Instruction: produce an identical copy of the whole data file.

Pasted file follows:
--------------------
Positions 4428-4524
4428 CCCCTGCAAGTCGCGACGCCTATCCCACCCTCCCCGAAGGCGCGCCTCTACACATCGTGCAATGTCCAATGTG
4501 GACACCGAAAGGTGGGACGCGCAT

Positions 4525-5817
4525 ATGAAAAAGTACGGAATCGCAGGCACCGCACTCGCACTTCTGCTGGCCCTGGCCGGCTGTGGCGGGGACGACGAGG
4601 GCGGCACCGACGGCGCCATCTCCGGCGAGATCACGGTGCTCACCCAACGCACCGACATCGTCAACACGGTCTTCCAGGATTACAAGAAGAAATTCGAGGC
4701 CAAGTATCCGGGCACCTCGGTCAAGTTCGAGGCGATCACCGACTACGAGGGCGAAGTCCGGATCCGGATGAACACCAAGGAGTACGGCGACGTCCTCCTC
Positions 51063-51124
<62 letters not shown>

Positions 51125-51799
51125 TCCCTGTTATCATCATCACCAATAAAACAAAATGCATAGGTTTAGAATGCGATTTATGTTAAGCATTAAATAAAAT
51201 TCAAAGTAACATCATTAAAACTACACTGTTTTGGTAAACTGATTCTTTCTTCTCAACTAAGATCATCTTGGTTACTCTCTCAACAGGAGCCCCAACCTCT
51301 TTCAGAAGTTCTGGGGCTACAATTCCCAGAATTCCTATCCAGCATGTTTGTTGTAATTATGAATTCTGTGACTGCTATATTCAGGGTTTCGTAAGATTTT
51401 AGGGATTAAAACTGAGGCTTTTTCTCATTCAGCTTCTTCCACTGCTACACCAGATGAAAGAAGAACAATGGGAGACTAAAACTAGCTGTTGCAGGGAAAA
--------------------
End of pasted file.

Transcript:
Positions 4428-4524
4428 CCCCTGCAAGTCGCGACGCCTATCCCACCCTCCCCGAAGGCGCGCCTCTACACATCGTGCAATGTCCAATGTG
4501 GACACCGAAAGGTGGGACGCGCAT

Positions 4525-5817
4525 ATGAAAAAGTACGGAATCGCAGGCACCGCACTCGCACTTCTGCTGGCCCTGGCCGGCTGTGGCGGGGACGACGAGG
4601 GCGGCACCGACGGCGCCATCTCCGGCGAGATCACGGTGCTCACCCAACGCACCGACATCGTCAACACGGTCTTCCAGGATTACAAGAAGAAATTCGAGGC
4701 CAAGTATCCGGGCACCTCGGTCAAGTTCGAGGCGATCACCGACTACGAGGGCGAAGTCCGGATCCGGATGAACACCAAGGAGTACGGCGACGTCCTCCTC
Positions 51063-51124
<62 letters not shown>

Positions 51125-51799
51125 TCCCTGTTATCATCATCACCAATAAAACAAAATGCATAGGTTTAGAATGCGATTTATGTTAAGCATTAAATAAAAT
51201 TCAAAGTAACATCATTAAAACTACACTGTTTTGGTAAACTGATTCTTTCTTCTCAACTAAGATCATCTTGGTTACTCTCTCAACAGGAGCCCCAACCTCT
51301 TTCAGAAGTTCTGGGGCTACAATTCCCAGAATTCCTATCCAGCATGTTTGTTGTAATTATGAATTCTGTGACTGCTATATTCAGGGTTTCGTAAGATTTT
51401 AGGGATTAAAACTGAGGCTTTTTCTCATTCAGCTTCTTCCACTGCTACACCAGATGAAAGAAGAACAATGGGAGACTAAAACTAGCTGTTGCAGGGAAAA